The Netherlands
The Netherlands has so far rejected encryption back doors but has existing statutory
technical assistance requirements.

Following the Paris attacks of November2015 and suggestions that the terrorists may
have used encryption, the Netherlands House of Representatives asked the Dutch
cabinet to adopt a position on encryption. In a letter dated January4, 2016, the
ministers of security and justice and economic affairs provided a balanced assessment
of the trade-offs encryption entails.93

In support of strong encryption, the letter notes that encryption protects citizen
data handled by the government, secures diplomatic and military communications,

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and supports the right to privacy.94 Notably, the ministers explain the benefits of
encryption for the Dutch economy:

Being able to use encryption strengthens the international competitive position of

the Netherlands and contributes to an attractive business and innovation climate
for, for example, start-ups, data centres and cloud computing. Confidence in secure
communication and data storage is essential for the (future) growth potential of the
Dutcheconomy, which is mainly in the digital economy.95

At the same time, the letter emphasizes that encryption complicates, delays or renders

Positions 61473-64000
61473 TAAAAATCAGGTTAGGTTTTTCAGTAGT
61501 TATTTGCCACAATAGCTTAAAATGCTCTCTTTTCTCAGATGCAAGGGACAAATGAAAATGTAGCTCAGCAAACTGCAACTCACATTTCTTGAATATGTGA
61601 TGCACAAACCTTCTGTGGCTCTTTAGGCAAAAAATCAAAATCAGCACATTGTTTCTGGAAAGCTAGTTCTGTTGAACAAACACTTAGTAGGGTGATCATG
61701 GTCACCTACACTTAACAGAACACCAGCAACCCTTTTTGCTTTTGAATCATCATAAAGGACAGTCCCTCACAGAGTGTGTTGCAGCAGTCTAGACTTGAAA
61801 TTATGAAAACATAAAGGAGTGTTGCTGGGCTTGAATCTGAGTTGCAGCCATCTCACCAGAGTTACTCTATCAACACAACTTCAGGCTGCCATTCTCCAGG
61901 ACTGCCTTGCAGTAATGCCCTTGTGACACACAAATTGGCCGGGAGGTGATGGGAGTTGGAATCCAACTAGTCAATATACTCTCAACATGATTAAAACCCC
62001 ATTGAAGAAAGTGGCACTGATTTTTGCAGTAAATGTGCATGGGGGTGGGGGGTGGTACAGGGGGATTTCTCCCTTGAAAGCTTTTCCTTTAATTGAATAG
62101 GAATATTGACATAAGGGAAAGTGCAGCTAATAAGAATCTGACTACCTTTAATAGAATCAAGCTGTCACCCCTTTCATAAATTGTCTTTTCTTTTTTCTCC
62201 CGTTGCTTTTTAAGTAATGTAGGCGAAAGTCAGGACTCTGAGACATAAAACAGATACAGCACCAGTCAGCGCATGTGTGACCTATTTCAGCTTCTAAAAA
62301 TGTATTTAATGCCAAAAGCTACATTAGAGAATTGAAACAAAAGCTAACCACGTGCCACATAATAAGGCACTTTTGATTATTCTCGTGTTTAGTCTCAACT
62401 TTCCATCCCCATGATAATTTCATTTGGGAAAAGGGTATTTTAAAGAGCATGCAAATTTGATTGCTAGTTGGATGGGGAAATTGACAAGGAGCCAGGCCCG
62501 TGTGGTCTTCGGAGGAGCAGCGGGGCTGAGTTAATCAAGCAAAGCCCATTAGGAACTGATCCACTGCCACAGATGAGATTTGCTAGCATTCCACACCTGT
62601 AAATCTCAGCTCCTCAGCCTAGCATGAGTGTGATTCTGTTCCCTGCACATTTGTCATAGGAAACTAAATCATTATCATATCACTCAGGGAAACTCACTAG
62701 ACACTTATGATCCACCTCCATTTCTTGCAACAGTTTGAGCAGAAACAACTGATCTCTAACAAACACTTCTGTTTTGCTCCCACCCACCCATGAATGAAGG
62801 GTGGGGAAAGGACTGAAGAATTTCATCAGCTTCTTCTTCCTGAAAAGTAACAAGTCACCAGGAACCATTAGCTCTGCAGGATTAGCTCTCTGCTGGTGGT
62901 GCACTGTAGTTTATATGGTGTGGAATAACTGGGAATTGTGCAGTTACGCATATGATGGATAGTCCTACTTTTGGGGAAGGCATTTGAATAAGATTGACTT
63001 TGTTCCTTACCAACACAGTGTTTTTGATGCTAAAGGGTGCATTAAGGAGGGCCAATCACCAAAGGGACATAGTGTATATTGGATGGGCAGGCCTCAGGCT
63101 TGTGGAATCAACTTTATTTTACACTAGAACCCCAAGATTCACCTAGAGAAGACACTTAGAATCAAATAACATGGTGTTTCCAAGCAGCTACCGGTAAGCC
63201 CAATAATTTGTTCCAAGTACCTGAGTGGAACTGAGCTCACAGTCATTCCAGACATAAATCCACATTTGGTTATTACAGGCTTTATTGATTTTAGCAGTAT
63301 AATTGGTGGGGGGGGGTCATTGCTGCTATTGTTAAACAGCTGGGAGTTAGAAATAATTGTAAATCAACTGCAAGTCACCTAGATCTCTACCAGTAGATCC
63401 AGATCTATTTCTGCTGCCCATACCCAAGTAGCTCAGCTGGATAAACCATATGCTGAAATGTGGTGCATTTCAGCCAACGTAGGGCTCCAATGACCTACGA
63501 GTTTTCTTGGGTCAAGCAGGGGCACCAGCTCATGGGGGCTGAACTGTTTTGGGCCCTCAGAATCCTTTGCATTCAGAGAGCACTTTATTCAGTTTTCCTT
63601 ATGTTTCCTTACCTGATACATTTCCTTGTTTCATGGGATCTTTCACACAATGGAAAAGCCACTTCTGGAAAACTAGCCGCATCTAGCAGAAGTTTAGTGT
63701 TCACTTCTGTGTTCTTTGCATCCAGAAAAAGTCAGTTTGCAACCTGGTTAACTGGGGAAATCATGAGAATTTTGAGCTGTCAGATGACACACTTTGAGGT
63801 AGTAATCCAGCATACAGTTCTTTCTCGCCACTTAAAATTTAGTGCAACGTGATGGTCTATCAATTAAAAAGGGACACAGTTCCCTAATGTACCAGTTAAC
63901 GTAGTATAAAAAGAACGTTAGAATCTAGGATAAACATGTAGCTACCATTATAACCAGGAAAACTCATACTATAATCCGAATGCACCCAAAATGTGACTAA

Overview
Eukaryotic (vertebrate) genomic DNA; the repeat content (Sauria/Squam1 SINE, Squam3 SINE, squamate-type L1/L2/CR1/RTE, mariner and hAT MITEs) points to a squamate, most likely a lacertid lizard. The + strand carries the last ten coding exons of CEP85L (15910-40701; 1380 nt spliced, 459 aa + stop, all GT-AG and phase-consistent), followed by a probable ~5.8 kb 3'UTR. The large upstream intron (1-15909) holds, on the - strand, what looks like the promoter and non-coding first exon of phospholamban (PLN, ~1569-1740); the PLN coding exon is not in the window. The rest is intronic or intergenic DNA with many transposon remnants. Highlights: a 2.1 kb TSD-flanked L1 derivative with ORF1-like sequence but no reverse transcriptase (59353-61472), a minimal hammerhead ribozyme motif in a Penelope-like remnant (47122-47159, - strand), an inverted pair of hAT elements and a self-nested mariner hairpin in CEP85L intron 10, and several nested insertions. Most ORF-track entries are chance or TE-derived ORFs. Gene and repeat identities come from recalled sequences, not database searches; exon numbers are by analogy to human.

it impossible to (timely) gain insight into...communication[s] for the benefit of
protecting national security and investigating criminal offences.96 The letter soberly
recognizes that [t]here are currently no options for granting technical access to
law enforcement without making encryption products simultaneously vulnerable to
criminals, terrorists, and foreign intelligence services.97 The letter concludes:

The cabinet endorses the importance of strong encryption for internet security to support
the protection of personal privacy of citizens, for confidential communication of the
government and companies and for the Dutch economy.

The cabinet is therefore of the opinion that at this point in time it is not desirable to take
restrictive legal measures as regards the development, availability and use of encryption in
the Netherlands.98

The Dutch cabinet thus recommended against legislation mandating encryption back